As a result of the multiple attempts to silence me, and other experiences I have in librarianship, I am no longer open to having 1:1 isolated meetings unless I trust the colleague. I now need witnesses present. 


    I do regret that many of these experiences have affected me in a way that prevented me from fully serving the members. 

    I want to be clear that this message is out of concern and respect for the members and in no way is there any intent to harm anyone. 

    Secondly, I want to apologize to anyone that may be harmed by this message. My intent is not to harm. My intent is to share my perspective of the state of affairs of the American Library Association to its governing body, Council, and its members. At this point, I believe that only Council and the membership can turn things around. 

    ALA is dissolving and has become a shell of its former self. If an intervention does not happen to ensure that the Executive Board, ALA staff, and Council fulfill their obligation per the constitution and bylaws, ALA will not make it. In the midst of the Operating Agreement discussion, Division and Roundtables need to consider, if things do not turn around, how they will be able to still provide services, without the support of ALA. 


    This is my view as a current Executive Board member of the American Library Association. Based on my experiences serving on this board during my term, I expect allegations of me being aggressive, petty, and attacking people to be a tactic to deflect from the topics I have discussed in this letter to you. I do not expect people to clearly answer any questions being asked. I expect answers to be very lengthy and confusing. There may be some blame. If these tactics are used, as they have been while serving on this board, I hope that calling it out in this letter encourages participants to pause, choose honesty and transparency, and move forward with a mindset to save the association.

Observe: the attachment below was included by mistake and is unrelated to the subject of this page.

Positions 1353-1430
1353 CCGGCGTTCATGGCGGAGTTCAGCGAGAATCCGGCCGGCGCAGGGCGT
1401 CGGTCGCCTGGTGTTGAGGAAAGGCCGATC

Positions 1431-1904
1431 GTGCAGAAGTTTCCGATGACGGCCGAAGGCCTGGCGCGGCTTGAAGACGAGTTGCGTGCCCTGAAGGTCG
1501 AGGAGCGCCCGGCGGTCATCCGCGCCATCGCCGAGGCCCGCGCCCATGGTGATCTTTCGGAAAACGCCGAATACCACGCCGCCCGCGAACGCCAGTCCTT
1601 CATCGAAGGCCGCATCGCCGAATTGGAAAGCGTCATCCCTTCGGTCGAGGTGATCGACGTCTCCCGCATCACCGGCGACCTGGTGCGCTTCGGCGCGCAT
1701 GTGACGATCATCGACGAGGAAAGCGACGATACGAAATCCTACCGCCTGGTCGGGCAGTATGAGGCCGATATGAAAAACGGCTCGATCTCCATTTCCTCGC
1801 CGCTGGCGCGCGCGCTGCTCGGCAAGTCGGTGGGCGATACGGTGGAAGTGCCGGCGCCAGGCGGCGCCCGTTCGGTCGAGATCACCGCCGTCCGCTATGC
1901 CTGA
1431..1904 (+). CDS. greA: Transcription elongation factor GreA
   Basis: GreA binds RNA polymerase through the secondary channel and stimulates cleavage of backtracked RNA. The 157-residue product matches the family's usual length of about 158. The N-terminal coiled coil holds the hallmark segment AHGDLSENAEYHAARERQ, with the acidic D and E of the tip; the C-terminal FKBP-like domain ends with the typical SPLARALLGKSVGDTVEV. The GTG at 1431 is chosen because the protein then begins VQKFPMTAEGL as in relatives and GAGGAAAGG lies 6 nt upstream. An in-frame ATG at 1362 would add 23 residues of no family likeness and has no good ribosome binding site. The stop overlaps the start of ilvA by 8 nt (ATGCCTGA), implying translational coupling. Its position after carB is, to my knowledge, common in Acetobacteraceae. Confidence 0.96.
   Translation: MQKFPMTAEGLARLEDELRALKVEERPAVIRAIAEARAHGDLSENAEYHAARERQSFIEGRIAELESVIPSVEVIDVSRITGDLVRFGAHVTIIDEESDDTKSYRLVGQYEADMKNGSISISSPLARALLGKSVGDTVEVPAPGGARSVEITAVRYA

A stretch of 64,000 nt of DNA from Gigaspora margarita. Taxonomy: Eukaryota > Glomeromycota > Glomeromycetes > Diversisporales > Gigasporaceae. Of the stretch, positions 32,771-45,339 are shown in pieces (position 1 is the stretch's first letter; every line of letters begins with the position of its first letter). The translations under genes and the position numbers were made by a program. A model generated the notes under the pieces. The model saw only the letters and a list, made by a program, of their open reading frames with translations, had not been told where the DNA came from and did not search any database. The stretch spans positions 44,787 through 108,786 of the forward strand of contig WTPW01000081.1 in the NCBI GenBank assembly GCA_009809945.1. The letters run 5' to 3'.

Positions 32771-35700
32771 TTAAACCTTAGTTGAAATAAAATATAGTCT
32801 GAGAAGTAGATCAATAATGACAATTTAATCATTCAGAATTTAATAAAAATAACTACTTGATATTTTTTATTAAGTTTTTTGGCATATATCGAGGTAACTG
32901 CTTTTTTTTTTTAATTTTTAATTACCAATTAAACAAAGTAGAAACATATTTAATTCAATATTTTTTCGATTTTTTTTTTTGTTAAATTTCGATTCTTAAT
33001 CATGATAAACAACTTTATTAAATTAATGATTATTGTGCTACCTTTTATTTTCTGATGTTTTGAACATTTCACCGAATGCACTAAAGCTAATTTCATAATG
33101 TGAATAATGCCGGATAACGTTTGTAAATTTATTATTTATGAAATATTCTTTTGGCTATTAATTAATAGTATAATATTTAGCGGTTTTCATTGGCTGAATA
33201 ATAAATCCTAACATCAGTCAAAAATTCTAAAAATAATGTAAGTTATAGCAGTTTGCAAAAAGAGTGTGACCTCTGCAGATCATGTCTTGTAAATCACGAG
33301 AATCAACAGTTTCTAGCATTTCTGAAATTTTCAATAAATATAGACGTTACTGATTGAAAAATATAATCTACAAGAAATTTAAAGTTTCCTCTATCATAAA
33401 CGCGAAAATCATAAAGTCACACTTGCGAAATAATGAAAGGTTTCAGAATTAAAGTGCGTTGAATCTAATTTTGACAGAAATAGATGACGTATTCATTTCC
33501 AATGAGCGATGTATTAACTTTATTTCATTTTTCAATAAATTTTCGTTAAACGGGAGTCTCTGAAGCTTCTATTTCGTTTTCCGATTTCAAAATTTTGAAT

I will no longer serve on this board if things continue to operate against our bylaws. I will see how Council responds.  If Council decides that all is in order and the association has been operating according to the bylaws, I will respect your decision and resign from the Board. 

    Please share and talk to members about the directions of ALA. The power of the association is with its members. The collective voice of members runs ALA, and things need to change. I am open to having conversations with ALA members and Council members in New Orleans. I have difficulty with online communication and may miss your e-message. If you run into me in New Orleans and want to talk, please grab me, and let’s chat. 

    Thank you for reading this. I truly want this association to be the best it can be. Libraries and the work that we do is too important for us not to have the courage to engage in difficult conversations.

    Thank you and very best, 


    Libré Booker
    Living Green Garden

  • 2.  RE: ALA is in Trouble: My Perspective and Experience Serving on this Board

    Posted Jan 24, 2023 11:02 PM

    Dear Libré and Council,

    As always I want to ensure a transparent and democratic process is upheld in both our Executive Board meetings and our Council meetings and take concerns very seriously. Voicing our concerns and differing opinions is of the utmost importance to making the best decisions as a group, and we are thankful to have members and member leaders who speak up and speak out for our profession, for library workers, the communities we serve, and libraries as an institution.


    Tomorrow, Wednesday, the ALA Executive Board will be discussing finance & budget issues during our virtual meeting. Council will discuss those same issues this weekend, Saturday and Sunday.  The documents from those meetings and the recent BARC and Finance & Audit meetings are/will be available to all members.


    Council, if you have questions about any of the points raised that may not be addressed or shared during our Council meetings this week, we may figure out time and space in which to have any conversations Council feels are necessary.


    I look forward to hearing robust discussion and conversation to make ALA the best it can be and am always here for ideas, questions, and concerns around the association and its governance. The strength of our association is indeed in our collective voice and our collective action.


    I am here to work with our members and member leaders to continue strengthening ALA and look forward to seeing you in New Orleans both in person and virtually.



    Lessa Kanani'opua Pelayo-Lozada
    ALA President, 2022-2023
    Adult Services Assistant Manager, Palos Verdes Public Library